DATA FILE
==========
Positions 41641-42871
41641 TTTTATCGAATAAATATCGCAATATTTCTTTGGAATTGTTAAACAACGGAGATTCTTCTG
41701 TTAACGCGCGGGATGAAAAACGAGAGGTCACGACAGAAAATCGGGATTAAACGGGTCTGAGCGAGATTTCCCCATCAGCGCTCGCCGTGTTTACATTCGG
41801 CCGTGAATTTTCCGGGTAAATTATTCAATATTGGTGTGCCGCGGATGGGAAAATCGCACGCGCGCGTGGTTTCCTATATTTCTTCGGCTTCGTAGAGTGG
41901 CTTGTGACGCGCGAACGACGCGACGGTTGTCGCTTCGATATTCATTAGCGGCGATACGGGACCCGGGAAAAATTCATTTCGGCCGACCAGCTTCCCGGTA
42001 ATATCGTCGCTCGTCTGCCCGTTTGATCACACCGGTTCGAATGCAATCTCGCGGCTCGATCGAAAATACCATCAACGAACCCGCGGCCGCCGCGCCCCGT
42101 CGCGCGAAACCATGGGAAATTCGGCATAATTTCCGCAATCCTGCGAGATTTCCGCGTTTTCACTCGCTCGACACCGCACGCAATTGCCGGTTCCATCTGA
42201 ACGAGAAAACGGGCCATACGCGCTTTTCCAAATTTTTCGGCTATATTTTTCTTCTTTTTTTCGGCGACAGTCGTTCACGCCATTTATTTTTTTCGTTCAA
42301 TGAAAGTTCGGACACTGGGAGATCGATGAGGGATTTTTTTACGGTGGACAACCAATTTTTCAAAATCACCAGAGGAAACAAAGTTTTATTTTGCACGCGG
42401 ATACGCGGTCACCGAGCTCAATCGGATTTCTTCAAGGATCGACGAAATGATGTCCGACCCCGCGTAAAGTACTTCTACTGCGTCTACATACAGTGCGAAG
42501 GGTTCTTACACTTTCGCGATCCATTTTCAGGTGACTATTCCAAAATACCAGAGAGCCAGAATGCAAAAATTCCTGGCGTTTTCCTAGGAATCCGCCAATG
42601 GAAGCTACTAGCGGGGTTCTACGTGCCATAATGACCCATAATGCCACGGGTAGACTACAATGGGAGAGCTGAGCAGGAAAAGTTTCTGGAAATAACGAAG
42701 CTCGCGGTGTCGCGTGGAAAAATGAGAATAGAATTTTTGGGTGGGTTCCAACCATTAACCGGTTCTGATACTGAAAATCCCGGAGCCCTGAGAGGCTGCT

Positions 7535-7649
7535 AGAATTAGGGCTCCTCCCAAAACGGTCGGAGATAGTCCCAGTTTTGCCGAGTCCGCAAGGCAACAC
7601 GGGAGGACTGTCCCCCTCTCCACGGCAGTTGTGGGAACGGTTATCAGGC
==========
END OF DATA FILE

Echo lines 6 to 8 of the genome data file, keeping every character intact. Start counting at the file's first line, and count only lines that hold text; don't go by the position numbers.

42001 ATATCGTCGCTCGTCTGCCCGTTTGATCACACCGGTTCGAATGCAATCTCGCGGCTCGATCGAAAATACCATCAACGAACCCGCGGCCGCCGCGCCCCGT
42101 CGCGCGAAACCATGGGAAATTCGGCATAATTTCCGCAATCCTGCGAGATTTCCGCGTTTTCACTCGCTCGACACCGCACGCAATTGCCGGTTCCATCTGA
42201 ACGAGAAAACGGGCCATACGCGCTTTTCCAAATTTTTCGGCTATATTTTTCTTCTTTTTTTCGGCGACAGTCGTTCACGCCATTTATTTTTTTCGTTCAA